Friday, May 25, 2007

Linkage between Indian equity market volatility and capital account openness

I recently read a simple but powerful idea about how the hot money really affects emerging markets. At some level the well informed people tend to know this. But the actual numbers put together make it quite stark.
The emerging market cap as % of total global m-cap is less than 10%. India in particular is not more than 2-3% if I am not mistaken. Now, the world has been a quiet place for some time now (financially speaking). And post 9/11, on account of two factors, global investors have been more courageous in investing.
First of these is the slowdown or lacklustre performance of developed markets - especially US and Japan. These markets are not only giving very meager returns, they also seem to be structurally stuck to a sub-10% returns regime. Coupled with this, the investors are increasingly more organized in the form of mutual funds, pension funds, hedge funds - across all sections in individual and institutional domain. This has led to a hunt for more attractive returns. The traditional fears of investors were overcome by the other strong motivator of greed and they looked increasingly to the emerging markets - mostly in east Asia. Add to this the perpetual money mining machine of Japan which is churning out low cost funds without a very strong appreciation of its currency. Last but not the least is the emergence of petrodollars in every rising quantities. Considering the fact that oil production costs have not gone up by anything close to the appreciation of oil price, one gets a sense of enormous rents that the producers are collecting. The money needs to go somewhere and it is as much on the prowl for good investment opportunities as is the Japanese and American money.
Second factor is the relative stability and robustness of growth stories in the emerging markets. China has never looked better and now has 20 years of performance record to back it. India is looking like the next China (in terms of growth rates - not much in the details of growth drivers), South-East Asia looks like it has recovered mostly from the 1997 crisis and buoyed by oil price, Russia is not a bad idea either. There are of course numerous others which have been rediscovered including East Europe, Australia, Turkey, Brazil, Mexico and the like. Point is - the emerging markets have never looked better than this.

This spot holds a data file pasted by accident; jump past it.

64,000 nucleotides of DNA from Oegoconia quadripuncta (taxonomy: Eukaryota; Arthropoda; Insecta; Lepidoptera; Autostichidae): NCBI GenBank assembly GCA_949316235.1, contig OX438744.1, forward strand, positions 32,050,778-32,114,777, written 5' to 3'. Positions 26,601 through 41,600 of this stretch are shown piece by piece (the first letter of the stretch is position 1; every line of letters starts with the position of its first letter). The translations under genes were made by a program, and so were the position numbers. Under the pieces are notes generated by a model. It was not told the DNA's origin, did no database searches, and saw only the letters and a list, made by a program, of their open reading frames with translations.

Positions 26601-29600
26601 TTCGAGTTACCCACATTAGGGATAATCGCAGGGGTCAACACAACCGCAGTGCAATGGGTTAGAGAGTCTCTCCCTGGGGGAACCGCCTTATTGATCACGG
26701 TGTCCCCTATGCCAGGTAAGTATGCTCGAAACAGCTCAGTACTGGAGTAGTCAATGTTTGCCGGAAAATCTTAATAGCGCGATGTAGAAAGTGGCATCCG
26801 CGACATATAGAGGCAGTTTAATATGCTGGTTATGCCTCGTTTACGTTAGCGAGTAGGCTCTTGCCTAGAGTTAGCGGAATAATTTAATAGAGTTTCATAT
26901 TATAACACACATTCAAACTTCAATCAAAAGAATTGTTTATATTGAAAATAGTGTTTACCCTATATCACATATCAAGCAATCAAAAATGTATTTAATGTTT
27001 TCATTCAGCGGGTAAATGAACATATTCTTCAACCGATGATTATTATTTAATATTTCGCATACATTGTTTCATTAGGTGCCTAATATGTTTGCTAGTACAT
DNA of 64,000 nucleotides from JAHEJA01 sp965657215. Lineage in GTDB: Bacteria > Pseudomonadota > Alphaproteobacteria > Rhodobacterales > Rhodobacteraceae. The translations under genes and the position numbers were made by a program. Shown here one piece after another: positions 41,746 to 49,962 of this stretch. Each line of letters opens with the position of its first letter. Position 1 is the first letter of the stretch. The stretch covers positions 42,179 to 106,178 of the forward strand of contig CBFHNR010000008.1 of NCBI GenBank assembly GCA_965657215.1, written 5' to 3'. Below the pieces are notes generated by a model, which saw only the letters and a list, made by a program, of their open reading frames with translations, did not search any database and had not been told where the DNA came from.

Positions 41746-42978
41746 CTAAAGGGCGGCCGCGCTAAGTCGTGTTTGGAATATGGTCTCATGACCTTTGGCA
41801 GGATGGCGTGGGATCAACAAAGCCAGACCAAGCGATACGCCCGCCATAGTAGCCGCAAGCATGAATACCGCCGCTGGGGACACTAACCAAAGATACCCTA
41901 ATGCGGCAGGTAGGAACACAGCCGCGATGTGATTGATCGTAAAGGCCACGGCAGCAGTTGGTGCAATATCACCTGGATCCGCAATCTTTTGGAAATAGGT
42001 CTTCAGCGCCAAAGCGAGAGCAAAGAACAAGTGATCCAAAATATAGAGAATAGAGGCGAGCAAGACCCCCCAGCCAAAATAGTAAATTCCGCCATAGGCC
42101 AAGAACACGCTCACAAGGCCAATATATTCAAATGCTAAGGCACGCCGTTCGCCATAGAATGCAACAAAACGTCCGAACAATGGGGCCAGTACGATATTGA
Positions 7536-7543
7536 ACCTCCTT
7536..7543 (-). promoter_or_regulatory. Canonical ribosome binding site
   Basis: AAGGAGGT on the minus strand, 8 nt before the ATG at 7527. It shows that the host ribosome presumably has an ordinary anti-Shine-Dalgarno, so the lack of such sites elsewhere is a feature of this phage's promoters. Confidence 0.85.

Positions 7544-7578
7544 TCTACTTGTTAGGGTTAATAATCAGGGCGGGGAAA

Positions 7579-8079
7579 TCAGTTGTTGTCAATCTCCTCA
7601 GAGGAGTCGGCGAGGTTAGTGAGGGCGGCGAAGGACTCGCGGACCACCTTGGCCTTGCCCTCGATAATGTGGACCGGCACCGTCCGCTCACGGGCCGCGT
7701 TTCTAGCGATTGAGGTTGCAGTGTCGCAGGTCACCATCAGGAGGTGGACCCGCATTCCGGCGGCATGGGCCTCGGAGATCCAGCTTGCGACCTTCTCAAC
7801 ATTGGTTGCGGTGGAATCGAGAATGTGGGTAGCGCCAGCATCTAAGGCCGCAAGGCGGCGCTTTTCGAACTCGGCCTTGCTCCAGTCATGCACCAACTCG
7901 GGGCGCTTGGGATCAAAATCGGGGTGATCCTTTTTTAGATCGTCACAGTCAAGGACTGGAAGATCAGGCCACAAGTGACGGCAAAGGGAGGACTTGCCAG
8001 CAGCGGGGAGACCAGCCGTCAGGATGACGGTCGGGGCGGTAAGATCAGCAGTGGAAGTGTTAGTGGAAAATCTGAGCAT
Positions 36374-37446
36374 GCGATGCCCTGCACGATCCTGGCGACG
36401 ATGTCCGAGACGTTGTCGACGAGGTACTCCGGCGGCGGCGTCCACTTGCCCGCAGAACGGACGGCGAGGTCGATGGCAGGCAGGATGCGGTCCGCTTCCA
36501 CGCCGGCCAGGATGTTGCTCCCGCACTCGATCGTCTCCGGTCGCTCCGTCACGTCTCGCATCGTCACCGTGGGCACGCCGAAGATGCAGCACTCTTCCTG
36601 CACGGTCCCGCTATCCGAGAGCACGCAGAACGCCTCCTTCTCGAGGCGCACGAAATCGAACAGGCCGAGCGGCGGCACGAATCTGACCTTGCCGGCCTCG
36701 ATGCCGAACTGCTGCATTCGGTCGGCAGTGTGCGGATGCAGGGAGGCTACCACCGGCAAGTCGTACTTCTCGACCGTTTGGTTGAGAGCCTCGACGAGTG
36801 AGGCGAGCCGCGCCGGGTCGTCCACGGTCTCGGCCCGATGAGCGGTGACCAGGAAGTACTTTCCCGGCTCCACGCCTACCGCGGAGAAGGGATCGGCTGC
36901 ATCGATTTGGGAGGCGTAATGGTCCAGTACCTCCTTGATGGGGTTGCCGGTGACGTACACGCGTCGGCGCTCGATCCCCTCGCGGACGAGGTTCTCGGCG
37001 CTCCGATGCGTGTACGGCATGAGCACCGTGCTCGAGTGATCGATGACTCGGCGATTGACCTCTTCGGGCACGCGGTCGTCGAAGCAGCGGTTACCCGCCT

Bottomline: There is a lot of money looking for good investment opportunities outside of their home country and then there are lot of good investment stories around the globe.

So far so good, but there is a catch in the details. The relative sizes of these two domains - developed markets and emerging markets - are quite different. As mentioned above, emerging markets are a small fraction of the developed markets in terms of m-cap. In new asset classes like real estate, the skew is even starker.
This leads to the scary prospect of hot money wrecking the markets in a crisis. Picture this. In India, the listed companies post a good profit year after year and look like they are going to continue their good run for a while. The economic fundamentals are sound and the country looks a good investment story. The global investors flock to India and invest say 5% of their portfolios in India. This however, amounts to as much as the the existing market cap of Indian companies. Thus the inflow ends up doubling the sensex over 3-4 years. All good!
The trouble comes when there are signs of slowdown. A global crisis - US attacking Iran or another 9/11 or BoJ increasing interest rates - may reduce the risk appetite of investors who would look to pull out of risky securities and park money in the safe havens - gold, (oil futures!), US bonds, US Bluechip stocks et al. The same 5% that entered the country (or a good part of it) would want to leave. Yet again, it would be nearly 50% of the total m-cap (or 30%, but large nevertheless). The markets would tank for no obvious reason (at least internally or fundamentally). Infosys might grow a bit slower and HLL may sell a bit fewer soaps - but their profits would not fall by anywhere near what the valuations would fall by. Why? Because though the fundamentals of the economy remain strong, the investors have chosen to reprice risk and thus now prefer to stay out. Also they want to stay out of risky assets till the storm withers away! They will come back with as much or money to invest once it settles down a bit.
The problem is that they will again bring money enough to double the sensex. And the cycle would continue till such time Indian market becomes say 10% or more of the global market.
Think of it like this - your financial advisor tells you that you should invest in mid-cap mutual fund given your risk profile. You do so. Then election year appears and things look a bit shaky. Your advisor is back and is now telling you to hold off more investments in mid-caps and in fact reduce the existing exposure as well. You would see the logic of this very clearly. And in a similar manner, the global investors agree with their advisors when they pull out of or invest in emerging markets. We - in India - are the world's mid-cap!

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